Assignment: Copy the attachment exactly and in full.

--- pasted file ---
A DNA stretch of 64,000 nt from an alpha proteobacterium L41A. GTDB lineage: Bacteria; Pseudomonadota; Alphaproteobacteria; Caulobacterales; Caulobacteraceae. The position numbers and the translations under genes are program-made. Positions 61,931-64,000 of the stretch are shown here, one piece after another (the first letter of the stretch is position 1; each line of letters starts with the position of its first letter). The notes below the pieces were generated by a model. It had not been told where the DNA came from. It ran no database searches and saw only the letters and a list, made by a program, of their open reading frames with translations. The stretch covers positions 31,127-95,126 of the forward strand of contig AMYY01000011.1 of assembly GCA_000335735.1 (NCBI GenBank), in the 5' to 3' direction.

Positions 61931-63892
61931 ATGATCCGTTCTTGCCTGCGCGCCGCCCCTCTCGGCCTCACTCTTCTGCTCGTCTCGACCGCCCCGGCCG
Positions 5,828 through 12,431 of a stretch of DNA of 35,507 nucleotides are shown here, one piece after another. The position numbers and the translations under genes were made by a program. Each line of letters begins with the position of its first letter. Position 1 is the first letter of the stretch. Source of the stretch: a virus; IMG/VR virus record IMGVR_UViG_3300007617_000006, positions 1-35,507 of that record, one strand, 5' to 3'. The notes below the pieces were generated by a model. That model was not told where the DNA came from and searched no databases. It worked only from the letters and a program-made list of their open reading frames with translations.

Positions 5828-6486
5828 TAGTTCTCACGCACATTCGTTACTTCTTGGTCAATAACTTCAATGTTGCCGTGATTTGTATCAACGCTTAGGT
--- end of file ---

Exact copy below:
A DNA stretch of 64,000 nt from an alpha proteobacterium L41A. GTDB lineage: Bacteria; Pseudomonadota; Alphaproteobacteria; Caulobacterales; Caulobacteraceae. The position numbers and the translations under genes are program-made. Positions 61,931-64,000 of the stretch are shown here, one piece after another (the first letter of the stretch is position 1; each line of letters starts with the position of its first letter). The notes below the pieces were generated by a model. It had not been told where the DNA came from. It ran no database searches and saw only the letters and a list, made by a program, of their open reading frames with translations. The stretch covers positions 31,127-95,126 of the forward strand of contig AMYY01000011.1 of assembly GCA_000335735.1 (NCBI GenBank), in the 5' to 3' direction.

Positions 61931-63892
61931 ATGATCCGTTCTTGCCTGCGCGCCGCCCCTCTCGGCCTCACTCTTCTGCTCGTCTCGACCGCCCCGGCCG
Positions 5,828 through 12,431 of a stretch of DNA of 35,507 nucleotides are shown here, one piece after another. The position numbers and the translations under genes were made by a program. Each line of letters begins with the position of its first letter. Position 1 is the first letter of the stretch. Source of the stretch: a virus; IMG/VR virus record IMGVR_UViG_3300007617_000006, positions 1-35,507 of that record, one strand, 5' to 3'. The notes below the pieces were generated by a model. That model was not told where the DNA came from and searched no databases. It worked only from the letters and a program-made list of their open reading frames with translations.

Positions 5828-6486
5828 TAGTTCTCACGCACATTCGTTACTTCTTGGTCAATAACTTCAATGTTGCCGTGATTTGTATCAACGCTTAGGT